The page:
On Your MarkVI, Get Set, Go!
by Joe LaMuraglia
Volkswagen just introduced the 6th iteration of the GTI and I was on hand to test the newest hot hatch from the people who invented the category. We spent a day driving in and around Atlanta, GA to experience the MkVI GTI (Mark VI = the sixth iteration of the model) and despite some hangover-induced nausea on the mountain twisties, there was little to fault with the new GTI.
The 2010 VW GTI got a semi-complete makeover. The exterior and interior are all new but the basic running architecture is the same as the outgoing model. It was enough of a difference for VW to claim that the car is “all new” and I can’t argue with them. The engine, transmissions and suspension were good enough to not warrant a change. Who can fault them for that?
Inside Is What Counts
I’ve often preached to anyone that will listen that the interior of a car, specifically the steering wheel, is the most important part of the car. Many companies dump their budgets on exterior styling and the interior – where the driving SPENDS HIS/HER TIME – is a carryover or loses out in the fight for budget. In the recent past, VW was lauded for their interiors but the last generation of the Golf and Jetta didn’t live up to their reputation.
The 2010 GTI re-establishes VW’s leadership in interior design with a GORGEOUS steering wheel, updated materials, a new satellite radio and navigation system and awesome base plaid cloth seats – available with heaters. The steering wheel got most of my attention as it really nicely done. It is the perfect thickness, has a flat bottom like racing wheels and the controls embedded in the wheel are surrounded with just enough chrome to add some flash without being gaudy. VW says this wheel will migrate to Jettas and more mundane Golfs. I say BRAVO!
The new satellite radio and navigation system deserves a mention as well. The current navigation system is slow and out of date. Changing the channel on an old radio with satellite was frustrating to say the least. The channels are sloooow to change. The new system fixes both issues. The optional navigation system we saw in the GTI was up to par with most on the market and the satellite radio interface was quick to react and intuitive – finally!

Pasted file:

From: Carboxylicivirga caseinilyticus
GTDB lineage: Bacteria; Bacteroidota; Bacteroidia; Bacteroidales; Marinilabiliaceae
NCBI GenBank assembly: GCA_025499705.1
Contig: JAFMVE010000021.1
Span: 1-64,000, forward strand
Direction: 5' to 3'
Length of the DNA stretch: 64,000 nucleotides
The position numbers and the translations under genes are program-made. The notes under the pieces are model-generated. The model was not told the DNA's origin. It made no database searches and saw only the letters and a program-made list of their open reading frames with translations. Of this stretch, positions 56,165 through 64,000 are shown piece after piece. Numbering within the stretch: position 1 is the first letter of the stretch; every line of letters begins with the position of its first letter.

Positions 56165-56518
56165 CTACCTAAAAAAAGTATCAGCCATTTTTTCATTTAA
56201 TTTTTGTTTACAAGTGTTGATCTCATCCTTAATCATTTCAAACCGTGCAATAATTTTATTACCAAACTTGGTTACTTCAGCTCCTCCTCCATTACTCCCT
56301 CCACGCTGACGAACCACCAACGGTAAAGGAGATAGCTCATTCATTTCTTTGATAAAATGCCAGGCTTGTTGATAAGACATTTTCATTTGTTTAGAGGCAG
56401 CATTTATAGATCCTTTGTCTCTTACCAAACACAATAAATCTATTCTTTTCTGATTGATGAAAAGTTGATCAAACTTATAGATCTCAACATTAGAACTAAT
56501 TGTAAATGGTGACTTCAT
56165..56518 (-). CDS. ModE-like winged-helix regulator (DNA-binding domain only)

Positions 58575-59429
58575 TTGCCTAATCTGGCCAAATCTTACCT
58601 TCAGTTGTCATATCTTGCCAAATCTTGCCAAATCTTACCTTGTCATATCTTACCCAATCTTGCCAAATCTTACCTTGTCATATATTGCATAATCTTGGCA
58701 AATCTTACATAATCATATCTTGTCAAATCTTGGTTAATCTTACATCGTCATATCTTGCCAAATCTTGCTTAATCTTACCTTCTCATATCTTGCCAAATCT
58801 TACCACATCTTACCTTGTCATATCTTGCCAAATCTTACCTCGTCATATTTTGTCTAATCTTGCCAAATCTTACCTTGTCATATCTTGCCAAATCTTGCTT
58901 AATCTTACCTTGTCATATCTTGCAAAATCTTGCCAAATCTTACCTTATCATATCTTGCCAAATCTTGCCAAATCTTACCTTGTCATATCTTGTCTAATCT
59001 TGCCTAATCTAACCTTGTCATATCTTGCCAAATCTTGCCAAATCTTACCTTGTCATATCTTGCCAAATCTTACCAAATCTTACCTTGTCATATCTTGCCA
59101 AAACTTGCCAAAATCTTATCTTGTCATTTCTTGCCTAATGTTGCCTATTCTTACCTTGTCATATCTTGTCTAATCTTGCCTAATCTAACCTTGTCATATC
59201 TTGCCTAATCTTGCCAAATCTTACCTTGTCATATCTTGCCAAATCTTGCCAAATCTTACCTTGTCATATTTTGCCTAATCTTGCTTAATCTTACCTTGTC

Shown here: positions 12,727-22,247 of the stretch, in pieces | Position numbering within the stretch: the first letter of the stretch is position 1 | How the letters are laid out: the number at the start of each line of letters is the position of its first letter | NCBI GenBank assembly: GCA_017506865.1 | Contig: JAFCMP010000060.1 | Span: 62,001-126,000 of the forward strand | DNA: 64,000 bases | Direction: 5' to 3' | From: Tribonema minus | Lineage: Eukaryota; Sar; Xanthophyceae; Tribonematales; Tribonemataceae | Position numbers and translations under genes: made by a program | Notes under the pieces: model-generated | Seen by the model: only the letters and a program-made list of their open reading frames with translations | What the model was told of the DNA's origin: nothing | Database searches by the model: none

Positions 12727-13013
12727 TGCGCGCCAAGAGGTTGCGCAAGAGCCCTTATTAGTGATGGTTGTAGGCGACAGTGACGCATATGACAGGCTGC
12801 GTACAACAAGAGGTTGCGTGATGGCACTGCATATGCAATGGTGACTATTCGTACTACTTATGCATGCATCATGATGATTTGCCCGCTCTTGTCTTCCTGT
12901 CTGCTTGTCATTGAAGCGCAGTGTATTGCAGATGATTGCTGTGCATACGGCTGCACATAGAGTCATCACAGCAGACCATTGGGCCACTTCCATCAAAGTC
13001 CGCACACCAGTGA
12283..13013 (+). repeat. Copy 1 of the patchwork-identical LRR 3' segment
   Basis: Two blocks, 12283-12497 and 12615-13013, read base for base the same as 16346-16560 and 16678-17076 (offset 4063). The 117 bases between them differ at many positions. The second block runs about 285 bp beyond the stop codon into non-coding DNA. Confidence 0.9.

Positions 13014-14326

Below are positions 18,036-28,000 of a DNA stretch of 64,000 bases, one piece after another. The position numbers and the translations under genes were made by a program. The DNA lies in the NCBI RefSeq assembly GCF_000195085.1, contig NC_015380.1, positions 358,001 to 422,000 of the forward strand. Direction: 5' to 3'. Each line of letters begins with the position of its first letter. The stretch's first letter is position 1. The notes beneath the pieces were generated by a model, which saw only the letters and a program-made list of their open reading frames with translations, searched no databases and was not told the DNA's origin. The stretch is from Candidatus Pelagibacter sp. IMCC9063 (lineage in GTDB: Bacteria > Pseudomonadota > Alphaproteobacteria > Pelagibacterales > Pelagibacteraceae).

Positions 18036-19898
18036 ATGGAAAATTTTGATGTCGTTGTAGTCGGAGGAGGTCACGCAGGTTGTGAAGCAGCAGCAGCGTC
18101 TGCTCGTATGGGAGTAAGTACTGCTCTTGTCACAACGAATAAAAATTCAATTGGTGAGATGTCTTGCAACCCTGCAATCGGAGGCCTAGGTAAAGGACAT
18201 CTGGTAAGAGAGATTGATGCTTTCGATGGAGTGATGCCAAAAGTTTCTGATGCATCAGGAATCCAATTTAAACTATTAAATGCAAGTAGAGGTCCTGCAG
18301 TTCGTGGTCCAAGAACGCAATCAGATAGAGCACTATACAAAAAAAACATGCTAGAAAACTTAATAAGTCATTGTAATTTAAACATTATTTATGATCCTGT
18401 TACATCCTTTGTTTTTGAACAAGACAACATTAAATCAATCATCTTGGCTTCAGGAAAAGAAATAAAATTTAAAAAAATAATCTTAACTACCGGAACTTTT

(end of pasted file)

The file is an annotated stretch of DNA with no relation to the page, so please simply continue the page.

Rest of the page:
A new interior ambiance and new gadgets are great but neither matter if after 10 minutes you are in pain from the seats. I am happy to report that the sport seats in the GTI are supportive but also made for real people that wear a size 46 jacket like yours truly. Too often I’ll get into a sport seat and feel like I am being given a bear hug by a sumo wrestler. If you are slight of build, you may find them too generous – something my tall, lean co-driver commented on. For the majority of us, they’ll be fine.
All of the above are attached to VW’s much-applauded 2.0 liter turbo four-cylinder engine that produces 200 horsepower. It is a smooth, sophisticated engine that may actually be too refined. The engine is so smooth and the sound deadening so good in the new 2010 VW GTI, that the engineers had to pipe some engine noise back into the cabin. Otherwise, you would have thought you were piloting a luxury car.
That fact lead my co-driver and I to discuss weather or not the GTI had become too civilized. It handled everything we could throw at it easily and at speed on the highway, it was quiet, comfortable and efficient. With either the 6-speed manual or the dual-clutch automatic (DSG), it was an incredibly easy-to-drive car that put big smiles on our faces but there was no “edge” to the car. Is that a good thing? For me, yes. I’ve come to appreciate a more sophisticated driving experience. Only you can answer if it works for you.
As excellent as the new GTI is, it isn’t perfect. We found a few things that weren’t quite right. First off, the brakes feel a bit odd. They stop the car just fine but the brake feel is a bit odd at first. There seems to be a delay. VW’s PR folk commented that they are “on par with the competitive set” and I have no reason not to believe them. Just note that if you test drive the GTI and you aren’t coming from a recent VW, the brakes will feel different.
We also noticed that it was very difficult to see the settings for the air flow on the ventilation controls. It is a rotary nob and it is close to impossible to see the settings if you are driving. The knob doesn’t feel substantial either. It could stiffen up a bit.
The only other complaint/request is that VW give us a little more horsepower. It is fast and fun but we KNOW there is reserve power in that powerplant. Of course, there are emissions and fuel economy to consider but hey, Europe gets more power, why can’t we? There are plenty of aftermarket tuners to help you if you are interested but it will void your warranty.
The Price is Right
The 2010 VW GTI starts at $23,290 plus $700 destination for a two-door. If you want the functionality of the four-door, you’ll pay $600 more. The most expensive GTI is “$29-$30k” according to VWs presentation. Those prices are on par with one of their primary competitors – the 2010 Mazda Mazdaspeed3 which starts at $23,945 but also comes with a whopping 63 more horsepower.
For more detailed information on the 2010 VW GTI, click on the links below.
If you want to see my tweets from my day behind the wheel of the 2010 VW GTI, click HERE
Photos courtesy of VW
VW is a gay-friendly company.